It’s simple, logical, some would say plain obvious. Then why is it so hard to implement in reality?
While listening to an inspiring talk by Juan Señor at the Oxford Tablet Summit Tuesday, I was struck by what he said on how we need to move from Facebook journalism to face to face journalism. Now I don’t think those are mutually exclusive categories. I think Facebook journalism can be a great addition to face to face journalism, but I think it’s a sad testament to our industry when we need to be reminded of the value in talking to sources face to face.
Thing is, if you’re an online journalist it is often very hard, sometimes impossible, to find time to talk to sources face to face, or go out looking for new sources in real life, during your work day. The day-to-day production pressure is simply too high, and newsrooms are often staffed in such a way that it seriously impacts the volume of output if just one person were to use the day to go see people face to face.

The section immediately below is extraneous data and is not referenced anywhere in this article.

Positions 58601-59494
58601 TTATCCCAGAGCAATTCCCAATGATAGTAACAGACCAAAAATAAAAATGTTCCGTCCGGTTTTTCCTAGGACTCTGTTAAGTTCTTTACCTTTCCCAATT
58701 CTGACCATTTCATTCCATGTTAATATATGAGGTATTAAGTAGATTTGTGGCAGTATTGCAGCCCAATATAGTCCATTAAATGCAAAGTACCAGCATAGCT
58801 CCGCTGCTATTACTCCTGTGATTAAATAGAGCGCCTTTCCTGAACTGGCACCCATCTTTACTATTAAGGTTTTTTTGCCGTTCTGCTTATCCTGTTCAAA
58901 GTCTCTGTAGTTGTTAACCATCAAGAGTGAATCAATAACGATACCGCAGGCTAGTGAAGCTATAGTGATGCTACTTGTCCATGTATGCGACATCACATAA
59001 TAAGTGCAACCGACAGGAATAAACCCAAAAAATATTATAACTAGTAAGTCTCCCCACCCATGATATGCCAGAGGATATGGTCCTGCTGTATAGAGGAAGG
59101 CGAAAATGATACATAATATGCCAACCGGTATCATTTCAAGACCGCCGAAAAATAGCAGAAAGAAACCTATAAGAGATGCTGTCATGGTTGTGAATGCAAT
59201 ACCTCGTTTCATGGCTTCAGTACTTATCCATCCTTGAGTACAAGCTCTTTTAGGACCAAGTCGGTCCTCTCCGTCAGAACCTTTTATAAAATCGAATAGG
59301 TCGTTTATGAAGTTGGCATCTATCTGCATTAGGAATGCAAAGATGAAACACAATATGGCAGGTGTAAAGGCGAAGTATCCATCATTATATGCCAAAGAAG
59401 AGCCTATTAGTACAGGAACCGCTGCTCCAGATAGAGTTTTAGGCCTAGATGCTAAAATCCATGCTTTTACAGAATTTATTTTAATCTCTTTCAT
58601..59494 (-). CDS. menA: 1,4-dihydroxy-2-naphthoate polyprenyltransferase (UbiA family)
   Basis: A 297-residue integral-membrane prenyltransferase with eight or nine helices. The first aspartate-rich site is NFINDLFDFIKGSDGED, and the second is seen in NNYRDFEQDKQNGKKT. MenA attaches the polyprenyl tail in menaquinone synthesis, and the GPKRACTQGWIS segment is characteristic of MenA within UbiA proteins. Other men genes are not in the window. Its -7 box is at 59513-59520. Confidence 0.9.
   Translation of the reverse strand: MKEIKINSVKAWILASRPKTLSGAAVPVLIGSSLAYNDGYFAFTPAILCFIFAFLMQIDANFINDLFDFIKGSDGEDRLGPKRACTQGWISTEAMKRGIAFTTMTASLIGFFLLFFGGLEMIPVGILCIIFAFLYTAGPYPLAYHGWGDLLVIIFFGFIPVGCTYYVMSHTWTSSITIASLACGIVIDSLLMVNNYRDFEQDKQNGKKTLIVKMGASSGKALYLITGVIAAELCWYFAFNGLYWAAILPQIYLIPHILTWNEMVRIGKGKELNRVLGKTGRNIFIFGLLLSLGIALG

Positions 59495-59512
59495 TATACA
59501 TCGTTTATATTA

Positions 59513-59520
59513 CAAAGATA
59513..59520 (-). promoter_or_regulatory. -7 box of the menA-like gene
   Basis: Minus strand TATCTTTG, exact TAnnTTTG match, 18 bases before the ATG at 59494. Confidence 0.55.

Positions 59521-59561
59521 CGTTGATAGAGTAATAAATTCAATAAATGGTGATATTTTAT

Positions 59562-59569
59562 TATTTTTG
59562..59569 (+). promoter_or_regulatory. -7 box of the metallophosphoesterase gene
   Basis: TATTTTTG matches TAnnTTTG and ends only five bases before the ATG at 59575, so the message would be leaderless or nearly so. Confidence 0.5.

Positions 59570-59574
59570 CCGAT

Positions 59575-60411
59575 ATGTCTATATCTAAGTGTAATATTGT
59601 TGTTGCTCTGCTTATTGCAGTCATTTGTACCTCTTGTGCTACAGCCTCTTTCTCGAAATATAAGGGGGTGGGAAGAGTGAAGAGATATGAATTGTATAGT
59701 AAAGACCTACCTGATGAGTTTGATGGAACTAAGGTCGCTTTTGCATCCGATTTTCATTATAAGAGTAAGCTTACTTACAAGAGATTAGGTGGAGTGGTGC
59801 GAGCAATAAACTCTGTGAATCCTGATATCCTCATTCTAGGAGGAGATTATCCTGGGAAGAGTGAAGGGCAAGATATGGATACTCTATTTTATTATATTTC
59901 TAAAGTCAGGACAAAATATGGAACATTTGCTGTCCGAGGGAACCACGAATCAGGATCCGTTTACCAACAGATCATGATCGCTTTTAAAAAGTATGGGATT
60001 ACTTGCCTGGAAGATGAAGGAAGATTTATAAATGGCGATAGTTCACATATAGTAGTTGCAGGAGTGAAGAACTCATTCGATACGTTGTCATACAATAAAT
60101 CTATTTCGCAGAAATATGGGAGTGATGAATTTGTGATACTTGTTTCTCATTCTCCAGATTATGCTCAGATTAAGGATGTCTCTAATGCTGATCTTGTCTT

The best journalists I know solve this problem by meeting up with sources after work. That journalism requires this kind of commitment from its practitioners is certainly nothing new, but this desk-bound day-to-day grind with emphasise on volume rather than quality does of course impact the value of the output.
It’s also paradoxical that so many online journalists lead such a desk-bound existence when considering how easy new technology has made it to work from wherever you happen to be. I recently organised an event for Norwegian Online News Association (NONA) where three online journalists talked about how to work effectively in the field with as light-weight equipment as possible.
They all felt a laptop, an iPhone and a camera like Canon50D was sufficient to report effectively from the field, be it a technology conference or a war zone - though one added that a bullet proof west was also useful for the latter situation and another said that Jaffa tape had turned out invaluable when setting up equipment for live coverage from a trial in Congo.
In either case: we have all the technology we need to be on the move constantly and file stories from anywhere we happen to be, and yet most news sites only occasionally allow their reporters to do this because in most cases it still affects the volume of output negatively even if it does improve the quality of the output. Is it any wonder our industry is in such a mess?